Lebanon Registers 1 Million Syrian Refugees

TRIPOLI, Lebanon (AP) -

Yahya was trapped in his hometown for two years by Syria’s civil war, moving from house to house to avoid shells and bullets. His father was killed by a sniper. His family then fled to another town that came under a fierce government offensive.

When the teenager finally made it out of the country with his mother and two sisters, he became the latest sad statistic of the sectarian conflict: the one-millionth refugee to register in Lebanon.

The United Nations’ refugee agency, which invited reporters to witness Yahya’s registration and allowed them to interview the 19-year-old, described the 1 million figure as a “devastating milestone” for Lebanon.

There are many more Syrians inside Lebanon than those officially registered, with the Lebanese government itself estimating that at least a half-million are unregistered.

The UNHCR says it is registering an average of more than one refugee a minute in Lebanon, a country of 4.5 million that is seeing its resources strained by the new arrivals.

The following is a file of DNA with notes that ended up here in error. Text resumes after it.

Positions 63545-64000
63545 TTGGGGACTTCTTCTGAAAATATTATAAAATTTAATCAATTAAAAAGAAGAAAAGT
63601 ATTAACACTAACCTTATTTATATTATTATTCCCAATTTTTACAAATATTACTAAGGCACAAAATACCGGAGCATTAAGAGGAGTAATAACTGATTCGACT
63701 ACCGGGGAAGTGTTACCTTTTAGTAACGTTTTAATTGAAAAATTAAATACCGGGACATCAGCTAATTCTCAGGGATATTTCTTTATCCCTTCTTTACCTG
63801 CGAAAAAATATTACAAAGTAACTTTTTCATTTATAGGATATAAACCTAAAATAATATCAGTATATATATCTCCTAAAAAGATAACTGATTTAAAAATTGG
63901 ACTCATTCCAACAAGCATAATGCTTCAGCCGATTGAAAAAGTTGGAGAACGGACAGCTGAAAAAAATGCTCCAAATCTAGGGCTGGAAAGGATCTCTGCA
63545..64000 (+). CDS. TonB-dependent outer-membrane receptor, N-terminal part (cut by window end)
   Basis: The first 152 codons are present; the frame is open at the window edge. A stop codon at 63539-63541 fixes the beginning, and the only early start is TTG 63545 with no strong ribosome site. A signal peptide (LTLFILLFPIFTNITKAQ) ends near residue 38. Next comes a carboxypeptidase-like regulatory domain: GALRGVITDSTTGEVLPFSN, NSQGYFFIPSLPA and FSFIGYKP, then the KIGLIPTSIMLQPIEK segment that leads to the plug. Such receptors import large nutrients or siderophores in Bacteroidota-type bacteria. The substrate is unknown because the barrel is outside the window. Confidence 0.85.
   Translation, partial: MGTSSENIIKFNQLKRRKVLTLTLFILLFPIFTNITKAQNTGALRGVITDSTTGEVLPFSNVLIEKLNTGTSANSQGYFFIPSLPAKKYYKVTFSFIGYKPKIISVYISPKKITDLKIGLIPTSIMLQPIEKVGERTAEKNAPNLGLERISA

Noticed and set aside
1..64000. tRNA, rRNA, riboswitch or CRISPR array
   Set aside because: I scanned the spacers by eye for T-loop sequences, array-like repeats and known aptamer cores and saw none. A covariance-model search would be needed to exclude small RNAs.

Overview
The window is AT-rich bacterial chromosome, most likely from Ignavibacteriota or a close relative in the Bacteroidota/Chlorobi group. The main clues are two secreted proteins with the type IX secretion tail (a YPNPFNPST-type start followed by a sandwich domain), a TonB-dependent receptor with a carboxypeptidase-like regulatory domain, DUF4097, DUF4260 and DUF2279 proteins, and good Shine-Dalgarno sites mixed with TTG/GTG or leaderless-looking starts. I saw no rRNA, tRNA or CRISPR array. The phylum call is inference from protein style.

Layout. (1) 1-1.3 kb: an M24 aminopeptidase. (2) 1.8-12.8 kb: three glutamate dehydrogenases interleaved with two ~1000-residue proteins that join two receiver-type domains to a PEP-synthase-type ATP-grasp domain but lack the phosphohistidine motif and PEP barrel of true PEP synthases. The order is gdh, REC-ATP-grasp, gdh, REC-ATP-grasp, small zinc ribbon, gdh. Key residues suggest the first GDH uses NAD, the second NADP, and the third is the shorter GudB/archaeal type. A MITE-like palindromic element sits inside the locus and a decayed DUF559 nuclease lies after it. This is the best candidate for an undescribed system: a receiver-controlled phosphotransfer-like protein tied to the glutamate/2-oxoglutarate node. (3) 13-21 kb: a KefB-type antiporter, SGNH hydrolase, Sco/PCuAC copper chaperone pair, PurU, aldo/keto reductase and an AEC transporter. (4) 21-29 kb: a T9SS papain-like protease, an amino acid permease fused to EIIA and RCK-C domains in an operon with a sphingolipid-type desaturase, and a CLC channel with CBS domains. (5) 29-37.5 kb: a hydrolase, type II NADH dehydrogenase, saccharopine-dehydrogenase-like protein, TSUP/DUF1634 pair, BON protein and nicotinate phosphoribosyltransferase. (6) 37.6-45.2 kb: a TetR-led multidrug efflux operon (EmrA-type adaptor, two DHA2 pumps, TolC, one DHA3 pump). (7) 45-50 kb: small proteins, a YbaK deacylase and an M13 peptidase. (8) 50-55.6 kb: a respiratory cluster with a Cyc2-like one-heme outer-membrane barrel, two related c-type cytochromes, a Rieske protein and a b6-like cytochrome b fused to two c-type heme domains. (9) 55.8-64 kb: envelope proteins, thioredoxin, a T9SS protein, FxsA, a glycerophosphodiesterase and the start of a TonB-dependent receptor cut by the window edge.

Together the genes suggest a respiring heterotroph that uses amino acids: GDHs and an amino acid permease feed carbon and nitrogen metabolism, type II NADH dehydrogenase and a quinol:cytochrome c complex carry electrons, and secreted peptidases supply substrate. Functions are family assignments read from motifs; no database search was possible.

“I feel sad because this means that 1 million fled here before me to suffer together,” Yahya said as he waited to register with the UNHCR in the northern city of Tripoli.

“A million is a big number for Syria and a big number for Lebanon,” he added. Yahya asked to be identified only by his first name because he feared retaliation.

The conflict in Syria, which had a population of 23 million before the civil war, has killed more than 150,000 people.

The U.N. estimates there are more than 2.5 million Syrians registered in neighboring countries – nearly 670,000 in Turkey, nearly 590,000 in Jordan and about 220,000 in Iraq. More than 47,700 are awaiting registration.

Lebanon has the highest per-capita concentration of refugees recorded anywhere in the world in recent history, the UNHCR said.

“For us, the one-millionth refugee is a devastating marker,” said Ninette Kelley, UNHCR representative in Lebanon. She said that the agency wants “the world to see what it means to individuals, being torn apart by the Syrian conflict,” but also to “show what a tremendous burden the Lebanese people are bearing.”